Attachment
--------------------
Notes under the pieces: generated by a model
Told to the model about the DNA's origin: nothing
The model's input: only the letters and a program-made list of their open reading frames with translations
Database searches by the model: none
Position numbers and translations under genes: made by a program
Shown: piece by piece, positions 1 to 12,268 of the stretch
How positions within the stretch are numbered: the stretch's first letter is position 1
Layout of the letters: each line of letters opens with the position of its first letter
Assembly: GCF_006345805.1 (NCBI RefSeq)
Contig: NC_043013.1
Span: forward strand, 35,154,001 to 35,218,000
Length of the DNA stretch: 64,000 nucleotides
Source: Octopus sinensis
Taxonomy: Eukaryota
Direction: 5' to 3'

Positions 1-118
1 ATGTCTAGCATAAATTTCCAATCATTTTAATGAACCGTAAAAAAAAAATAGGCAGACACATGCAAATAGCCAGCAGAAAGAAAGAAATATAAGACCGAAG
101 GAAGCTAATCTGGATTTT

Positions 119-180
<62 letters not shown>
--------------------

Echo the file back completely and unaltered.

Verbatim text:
Notes under the pieces: generated by a model
Told to the model about the DNA's origin: nothing
The model's input: only the letters and a program-made list of their open reading frames with translations
Database searches by the model: none
Position numbers and translations under genes: made by a program
Shown: piece by piece, positions 1 to 12,268 of the stretch
How positions within the stretch are numbered: the stretch's first letter is position 1
Layout of the letters: each line of letters opens with the position of its first letter
Assembly: GCF_006345805.1 (NCBI RefSeq)
Contig: NC_043013.1
Span: forward strand, 35,154,001 to 35,218,000
Length of the DNA stretch: 64,000 nucleotides
Source: Octopus sinensis
Taxonomy: Eukaryota
Direction: 5' to 3'

Positions 1-118
1 ATGTCTAGCATAAATTTCCAATCATTTTAATGAACCGTAAAAAAAAAATAGGCAGACACATGCAAATAGCCAGCAGAAAGAAAGAAATATAAGACCGAAG
101 GAAGCTAATCTGGATTTT

Positions 119-180
<62 letters not shown>